In so doing, I want to explore what strange new and unique changes are involved in us coming, not simply to talk, but to live, as social constructionists. For, as I see it, it is entirely possible to talk academically and knowledgeably 'about' a whole set of social constructionist concepts, in theory, while still embodying in our academic practices, the mainstream, essentially individualistic, separatist, Cartesian subjectivity or sensibility into which we have been trained, unchanged. For us, it still both represents how we are, and, how things are, for us! As a result, it is only too easy for us to talk and to think of ourselves as still seeking understandings in terms of inner, mental representations, in terms, that is, of theories! When new practices - new talk entwined ways of relating ourselves bodily to each other and our surroundings - should be our goal.

For instance, we often still catch ourselves thinking that when we talk of such 'things' as people's 'selves' or 'identities', their 'language,' 'thought', 'speech', or 'discourse', of 'perspectives', or 'frameworks', of 'power', 'knowledge', 'discourse', etc., we are all taking in the knowledge of what such 'things' are. Indeed, in seeking 'theories' to explain their workings, we act as if such 'objects' are already in existence 'out there' in some complete, finalized form, and that the way to change the world is by (often evidence based) arguments between us in seminar rooms or conference halls 'about' their proper description or interpretation... hence the vehemence of our talk in such places, for more than just our theories is at stake. But this way of proceeding - by us 'picturing' our circumstances to ourselves, because the real things of interest to us are in some way 'hidden' from us, and require discovery by research - 'stands in the way of us seeing the use of [our talk] as it is' (Wittgenstein, 1953, no.305). Beguiled by the tendency of our disciplinary discourses to 'form the objects of which they speak' (Foucault, 1972, p.49), we find it difficult to find our own, spontaneous, academic talk problematic. The self-induced invisibility of our own disciplinary procedures prevents us from noticing that our embodied sense of them, as being applied to certain 'objects', has been 'developed' not by such 'objects' imposing themselves on us but by us creating a 'sense of their objective reality' within our own disciplinary discourses. Hence, we talk 'about' those others we study as being, somehow, distinct and quite separate from ourselves, utterly unrelated in fact.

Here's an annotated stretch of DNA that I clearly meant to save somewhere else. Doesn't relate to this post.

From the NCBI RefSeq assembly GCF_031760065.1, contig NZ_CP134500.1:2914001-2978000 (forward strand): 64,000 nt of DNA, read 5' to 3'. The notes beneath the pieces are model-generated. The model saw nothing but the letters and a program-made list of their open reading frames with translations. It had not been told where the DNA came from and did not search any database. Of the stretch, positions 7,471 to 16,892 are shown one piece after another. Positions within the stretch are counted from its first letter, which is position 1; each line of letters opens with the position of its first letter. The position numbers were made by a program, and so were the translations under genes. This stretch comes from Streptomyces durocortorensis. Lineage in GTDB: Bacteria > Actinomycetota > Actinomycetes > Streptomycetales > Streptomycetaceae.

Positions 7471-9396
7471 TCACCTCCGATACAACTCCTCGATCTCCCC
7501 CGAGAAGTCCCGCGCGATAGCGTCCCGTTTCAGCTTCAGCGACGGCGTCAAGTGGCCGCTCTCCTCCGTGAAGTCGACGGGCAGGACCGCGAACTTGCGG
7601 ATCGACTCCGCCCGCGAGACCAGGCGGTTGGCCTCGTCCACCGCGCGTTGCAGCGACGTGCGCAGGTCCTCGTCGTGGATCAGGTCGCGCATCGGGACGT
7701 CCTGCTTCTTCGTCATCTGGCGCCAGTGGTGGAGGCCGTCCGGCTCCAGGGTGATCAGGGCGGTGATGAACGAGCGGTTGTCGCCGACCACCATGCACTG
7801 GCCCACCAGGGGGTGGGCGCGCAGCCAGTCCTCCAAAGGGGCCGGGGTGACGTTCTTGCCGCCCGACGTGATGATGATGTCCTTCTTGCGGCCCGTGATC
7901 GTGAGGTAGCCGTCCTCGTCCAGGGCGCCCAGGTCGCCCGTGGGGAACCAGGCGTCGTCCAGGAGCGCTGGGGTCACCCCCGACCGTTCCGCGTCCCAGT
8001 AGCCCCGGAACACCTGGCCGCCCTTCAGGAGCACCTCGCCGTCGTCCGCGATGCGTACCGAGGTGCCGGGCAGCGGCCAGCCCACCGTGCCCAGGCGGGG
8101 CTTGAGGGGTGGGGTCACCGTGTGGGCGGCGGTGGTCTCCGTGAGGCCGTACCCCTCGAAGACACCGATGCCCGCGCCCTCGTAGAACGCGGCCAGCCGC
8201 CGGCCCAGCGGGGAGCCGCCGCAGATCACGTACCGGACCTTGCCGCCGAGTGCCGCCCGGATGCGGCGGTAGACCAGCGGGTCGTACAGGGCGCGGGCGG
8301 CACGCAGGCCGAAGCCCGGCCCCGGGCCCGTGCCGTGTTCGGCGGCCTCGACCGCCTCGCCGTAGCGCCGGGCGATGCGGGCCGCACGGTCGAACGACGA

Monological and dialogical stances.

In Bakhtin's terms, this professional stance toward the others around us is a one-sided, or one-way, monological stance: that is, it is a stance in which we are, simply, bodily unresponsive to the activities of the others around us. While we may 'observe' their 'movements', we ignore any (evaluative) 'responses' that they, as other living, embodied beings, spontaneously 'call out' from us (or we from them): e.g., pity at their suffering, or joy at their successes. As Bakhtin (1984) puts it: 'With a monologic approach (in its extreme or pure form) another person remains wholly and merely an object of consciousness, and not another consciousness. No response is expected from it and could change anything in the world of my consciousness. Monologue is finalized and deaf to the other's response, does not expect it and does not acknowledge in it any decisive force. Monologue manages without the other...' (pp.292-293). In other words, from within this (traditionally 'scientific') stance, we are uninterested in interacting with the people themselves, and unconcerned with their concrete circumstances; we are only interested in collecting what they say 'about' themselves, their self-talk, as 'data'. We can then say that, for us, it is indicative of the nature of their inner states, or inner mental representations.

We could call this a retrospective-objective stance toward those we study, for we are concerned not with responding to what people are actually doing or saying now, but with looking back on what they did or said as a now completed process. And, instead of seeing their self-talk as playing a part in them living out their lives, we see it as separated from its surrounding context, and as conveying this or that kind of information about certain supposed objects or events hidden within their heads somewhere. Indeed, here, we would be testing our own 'explanatory theories' as to the meaning of their utterances, and writing 'about' our findings from within what we can call a disciplinary-representational genre. Where our 'cool', intellect-only form of response to them, is all of a part with the Cartesian sensibility into which, as modern, professional academics, we have been trained See footnote 5.

If, however, we are to live as social constructionists, then, instead of a dialogically unresponsive, Cartesian, monological stance, we must acknowledge and become sensitive to a whole new range of not-before-noticed dialogical and relational phenomena in our speech intertwined relations with others. Indeed, we must go on to develop both with our colleagues, and with our 'studied ones' alike, new shared forms of life, new practices, along with all the new kinds of wants, urges, impulses, and desires that such new practices might entail. And in particular, among the new practices that we must develop, I shall argue, is a whole new way of intertwining certain non- or pre-disciplinary See footnote 6, 'poetic' forms of talk in with our ways of interacting with those we study. For it is only talk of this kind that will allow us to get a grasp of their unique 'world', their unique 'inner life', as the individuals they are (in relation to us), in a way that does justice to the 'scenarios' it creates (cf. Volosinov, 1976, p.109, quoted above).